• Vesicle small membrane bound sac
  • Transport modified proteins and lipids from the
    ER to the Golgi apparatus (and from Golgi to
    final destination)

42
Endomembrane System
  • Putting it all together
  • DNA directs RNA synthesis ? RNA exits nucleus
    through a nuclear pore ? ribosome ? protein is
    made ? proteins with proper code enter RER ?
    proteins are modified in RER and lipids are made
    in SER ? vesicles containing the proteins and
    lipids bud off from the ER

43
Endomembrane System
  • Putting it all together
  • ?ER vesicles merge with Golgi body ? proteins and
    lipids enter Golgi ? each is fully modified as it
    passes through layers of Golgi ? modified
    products are tagged, sorted and bud off in Golgi
    vesicles ?

44
Endomembrane System
  • Putting it all together
  • Golgi vesicles either merge with the plasma
    membrane and release their contents OR remain in
    the cell and serve a purpose
  • Another animation

45
Vesicles
  • Vesicles - small membrane bound sacs
  • Examples
  • Golgi and ER transport vesicles
  • Peroxisome
  • Where fatty acids are metabolized
  • Where hydrogen peroxide is detoxified
  • Lysosome
  • contains digestive enzymes
  • Digests unwanted cell parts and other wastes

46
Lysosomes (4.10)
  • The lysosome is an example of an organelle made
    at the Golgi apparatus.
  • Golgi packages digestive enzymes in a vesicle.
    The vesicle remains in the cell and
  • Digests unwanted or damaged cell parts
  • Merges with food vacuoles and digest the contents
  • Figure 4.10A

47
Lysosomes (4.11)
  • Tay-Sachs disease occurs when the lysosome is
    missing the enzyme needed to digest a lipid found
    in nerve cells.
  • As a result the lipid accumulates and nerve cells
    are damaged as the lysosome swells with
    undigested lipid.

48
Mitochondria (4.15)
  • Function synthesis of ATP
  • 3 major pathways involved in ATP production
  • Glycolysis
  • Krebs Cycle
  • Electron transport system (ETS)

49
Mitochondria
  • Structure
  • 1-5 microns
  • Two membranes
  • Outer membrane
  • Inner membrane - Highly folded
  • Folds called cristae
  • Intermembrane space (or outer compartment)
  • Matrix
  • DNA and ribosomes in matrix

50
Mitochondria
51
Mitochondria (4.15)
  • Function synthesis of ATP
  • 3 major pathways involved in ATP production
  • Glycolysis - cytoplasm
  • Krebs Cycle - matrix
  • Electron transport system (ETS) - intermembrane
    space

52
Mitochondria
  • TEM

53
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54
Vacuoles (4.12)
  • Vacuoles are membrane sacs that are generally
    larger than vesicles.
  • Examples
  • Food vacuole - formed when protists bring food
    into the cell by endocytosis
  • Contractile vacuole collect and pump excess
    water out of some freshwater protists
  • Central vacuole covered later

55
Cytoskeleton (4.16, 4.17)
  • Function
  • gives cells internal organization, shape, and
    ability to move
  • Structure
  • Interconnected system of microtubules,
    microfilaments, and intermediate filaments
    (animal only)
  • All are proteins

56
Cytoskeleton
57
Microfilaments
  • Thinnest cytoskeletal elements (rodlike)
  • Composed of the globular protein actin
  • Enable cells to change shape and move

58
Cytoskeleton
  • Intermediate filaments
  • Present only in animal cells of certain tissues
  • Fibrous proteins join to form a rope-like
    structure
  • Provide internal structure
  • Anchor organelles in place.

59
Cytoskeleton
  • Microtubules long hollow tubes made of tubulin
    proteins (globular)
  • Anchor organelles and act as tracks for organelle
    movement
  • Move chromosomes around during cell division
  • Used to make cilia and flagella

60
  • Cilia and flagella (structures for cell motility)
  • Move whole cells or materials across the cell
    surface
  • Microtubules wrapped in an extension of the
    plasma membrane (9 2 arrangement of MT)

61
Plant Cell Structures
  • Structures found in plant, but not animal cells
  • Chloroplasts
  • Central vacuole
  • Other plastids/vacuoles chromoplast, amyloplast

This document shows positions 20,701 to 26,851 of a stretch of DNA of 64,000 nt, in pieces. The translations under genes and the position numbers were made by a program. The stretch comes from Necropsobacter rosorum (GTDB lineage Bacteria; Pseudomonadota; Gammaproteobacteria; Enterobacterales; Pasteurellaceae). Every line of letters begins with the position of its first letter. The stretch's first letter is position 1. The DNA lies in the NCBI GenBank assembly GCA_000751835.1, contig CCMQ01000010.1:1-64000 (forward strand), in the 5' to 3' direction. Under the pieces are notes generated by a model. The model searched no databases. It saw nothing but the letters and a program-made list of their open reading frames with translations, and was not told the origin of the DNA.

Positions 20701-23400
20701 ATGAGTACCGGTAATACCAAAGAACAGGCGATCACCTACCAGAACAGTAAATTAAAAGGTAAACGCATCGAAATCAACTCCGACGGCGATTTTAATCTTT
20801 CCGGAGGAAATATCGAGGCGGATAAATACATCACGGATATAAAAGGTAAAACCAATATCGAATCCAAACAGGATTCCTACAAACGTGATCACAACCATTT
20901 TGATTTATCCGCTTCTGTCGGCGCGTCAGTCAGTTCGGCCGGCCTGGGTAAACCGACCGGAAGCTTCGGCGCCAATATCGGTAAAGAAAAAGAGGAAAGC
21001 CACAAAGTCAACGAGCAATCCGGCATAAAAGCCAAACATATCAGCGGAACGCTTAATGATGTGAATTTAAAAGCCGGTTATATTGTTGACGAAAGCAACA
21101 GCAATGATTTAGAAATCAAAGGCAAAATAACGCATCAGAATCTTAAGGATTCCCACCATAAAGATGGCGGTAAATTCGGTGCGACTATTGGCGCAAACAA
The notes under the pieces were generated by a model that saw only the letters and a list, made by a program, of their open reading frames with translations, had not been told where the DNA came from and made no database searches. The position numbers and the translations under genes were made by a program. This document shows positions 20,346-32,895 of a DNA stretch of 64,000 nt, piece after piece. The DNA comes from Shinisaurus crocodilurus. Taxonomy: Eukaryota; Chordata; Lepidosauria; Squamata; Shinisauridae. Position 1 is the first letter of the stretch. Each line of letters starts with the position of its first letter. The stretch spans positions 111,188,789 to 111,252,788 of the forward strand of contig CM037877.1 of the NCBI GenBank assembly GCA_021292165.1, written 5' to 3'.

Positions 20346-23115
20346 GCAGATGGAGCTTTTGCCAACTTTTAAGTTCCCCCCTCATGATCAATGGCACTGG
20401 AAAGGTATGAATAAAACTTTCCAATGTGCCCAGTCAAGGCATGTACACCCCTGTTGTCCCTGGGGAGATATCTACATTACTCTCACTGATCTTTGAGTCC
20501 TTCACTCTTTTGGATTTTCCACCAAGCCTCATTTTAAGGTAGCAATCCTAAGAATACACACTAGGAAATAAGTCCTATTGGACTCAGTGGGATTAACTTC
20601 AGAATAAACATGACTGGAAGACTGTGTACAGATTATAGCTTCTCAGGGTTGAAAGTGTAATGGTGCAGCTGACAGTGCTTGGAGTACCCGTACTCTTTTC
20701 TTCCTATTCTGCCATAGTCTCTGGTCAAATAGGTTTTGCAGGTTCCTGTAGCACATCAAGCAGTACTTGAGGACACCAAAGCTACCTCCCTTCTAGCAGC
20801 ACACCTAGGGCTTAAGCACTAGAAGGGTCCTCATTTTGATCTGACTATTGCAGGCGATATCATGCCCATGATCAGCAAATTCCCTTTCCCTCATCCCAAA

• Cell wall

62
Chloroplasts (4.14)
  • Function site of photosynthesis
  • Structure
  • 2 outer membranes
  • Thylakoid membrane system
  • Stacked membrane sacs called granum
  • Chlorophyll in granum
  • Stroma
  • Fluid part of chloroplast

63
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64
Plastids/Vacuoles in Plants
  • Chromoplasts contain colored pigments
  • Pigments called carotenoids
  • Amyloplasts store starch

65
Central Vacuole
  • Function storage area for water, sugars, ions,
    amino acids, and wastes
  • Some central vacuoles serve specialized functions
    in plant cells.
  • May contain poisons to protect against predators

66
Central Vacuole
  • Structure
  • Large membrane bound sac
  • Occupies the majority of the volume of the plant
    cell
  • Increases cells surface area for transport of
    substances ? cells can be larger

67
  • Cell surfaces protect, support, and join cells
  • Cells interact with their environments and each
    other via their surfaces
  • Many cells are protected by more than the plasma
    membrane

68
Cell Wall
  • Function provides structure and protection
  • Never found in animal cells
  • Present in plant, bacterial, fungus, and some
    protists
  • Structure
  • Wraps around the plasma membrane
  • Made of cellulose and other polysaccharides
  • Connect by plasmodesmata (channels through the
    walls)

69
Plant Cell TEM
70
Typical Plant Cell
71
Typical Plant Cell add the labels
72
Origin of Mitochondria and Chloroplasts
  • Both organelles are believed to have once been
    free-living bacteria that were engulfed by a
    larger cell.

73
Proposed Origin of Mitochondria and Chloroplasts
  • Evidence
  • Each have their own DNA
  • Their ribosomes resemble bacterial ribosomes
  • Each can divide on its own
  • Mitochondria are same size as bacteria
  • Each have more than one membrane

74
Cell Junctions (4.18)
  • Plasma membrane proteins connect neighboring
    cells - called cell junctions
  • Plant cells plasmodesmata provide channels
    between cells

75
Cell Junctions (4.18)
  • 3 types of cell junctions in animal cells
  • Tight junctions
  • Anchoring junctions
  • Gap junctions

76
Cell Junctions
  • Tight junctions membrane proteins seal
    neighboring cells so that water soluble
    substances cannot cross between them
  • See between stomach cells

77
Cell Junctions
  • Anchoring junctions cytoskeleton fibers join
    cells in tissues that need to stretch
  • See between heart, skin, and muscle cells
  • Gap junctions membrane proteins on neighboring
    cells link to form channels
  • This links the cytoplasm of adjoining cells

78
Tight junction
Anchoring junction
Gap junction
79
Plant Cell Junctions
  • Plasmodesmata form channels between neighboring
    plant cells

80
Walls of two adjacent plant cells
Vacuole
Plasmodesmata
Layers of one plant cell wall
Cytoplasm
Plasma membrane